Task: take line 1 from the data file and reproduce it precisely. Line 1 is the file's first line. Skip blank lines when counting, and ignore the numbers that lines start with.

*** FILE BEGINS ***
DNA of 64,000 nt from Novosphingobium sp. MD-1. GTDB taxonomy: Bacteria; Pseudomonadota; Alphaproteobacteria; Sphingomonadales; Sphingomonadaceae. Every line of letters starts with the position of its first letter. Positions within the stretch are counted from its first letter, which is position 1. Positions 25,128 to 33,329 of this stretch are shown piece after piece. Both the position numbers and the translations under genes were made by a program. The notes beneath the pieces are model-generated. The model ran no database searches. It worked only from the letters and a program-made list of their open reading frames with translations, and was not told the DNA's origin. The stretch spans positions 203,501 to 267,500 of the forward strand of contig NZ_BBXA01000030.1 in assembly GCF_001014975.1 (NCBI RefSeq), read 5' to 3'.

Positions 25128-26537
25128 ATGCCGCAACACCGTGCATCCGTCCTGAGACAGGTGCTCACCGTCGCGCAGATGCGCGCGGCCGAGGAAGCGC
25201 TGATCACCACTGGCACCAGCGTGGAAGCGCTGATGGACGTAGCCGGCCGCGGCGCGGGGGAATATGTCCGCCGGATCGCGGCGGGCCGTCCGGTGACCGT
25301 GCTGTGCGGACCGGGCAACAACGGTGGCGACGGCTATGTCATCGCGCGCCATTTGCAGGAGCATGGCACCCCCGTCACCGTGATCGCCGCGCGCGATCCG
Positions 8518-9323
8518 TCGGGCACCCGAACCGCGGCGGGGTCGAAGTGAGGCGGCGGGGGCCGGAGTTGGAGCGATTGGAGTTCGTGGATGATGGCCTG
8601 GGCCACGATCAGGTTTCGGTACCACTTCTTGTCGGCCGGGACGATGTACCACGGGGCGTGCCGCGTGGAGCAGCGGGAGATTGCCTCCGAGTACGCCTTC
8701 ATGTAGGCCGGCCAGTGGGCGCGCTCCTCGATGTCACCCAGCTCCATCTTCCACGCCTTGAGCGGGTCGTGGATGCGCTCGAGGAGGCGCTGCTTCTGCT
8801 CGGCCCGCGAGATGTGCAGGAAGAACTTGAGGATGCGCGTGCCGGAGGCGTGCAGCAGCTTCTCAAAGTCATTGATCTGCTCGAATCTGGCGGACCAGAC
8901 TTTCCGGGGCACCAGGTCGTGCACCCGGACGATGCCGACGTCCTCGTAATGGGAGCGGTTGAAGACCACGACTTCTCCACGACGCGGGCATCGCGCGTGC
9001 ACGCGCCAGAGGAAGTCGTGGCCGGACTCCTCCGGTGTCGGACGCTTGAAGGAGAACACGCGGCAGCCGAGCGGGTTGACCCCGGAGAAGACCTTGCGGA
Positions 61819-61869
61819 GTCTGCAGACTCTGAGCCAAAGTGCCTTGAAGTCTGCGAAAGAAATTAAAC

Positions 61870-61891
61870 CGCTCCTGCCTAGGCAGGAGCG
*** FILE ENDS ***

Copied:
DNA of 64,000 nt from Novosphingobium sp. MD-1. GTDB taxonomy: Bacteria; Pseudomonadota; Alphaproteobacteria; Sphingomonadales; Sphingomonadaceae. Every line of letters starts with the position of its first letter. Positions within the stretch are counted from its first letter, which is position 1. Positions 25,128 to 33,329 of this stretch are shown piece after piece. Both the position numbers and the translations under genes were made by a program. The notes beneath the pieces are model-generated. The model ran no database searches. It worked only from the letters and a program-made list of their open reading frames with translations, and was not told the DNA's origin. The stretch spans positions 203,501 to 267,500 of the forward strand of contig NZ_BBXA01000030.1 in assembly GCF_001014975.1 (NCBI RefSeq), read 5' to 3'.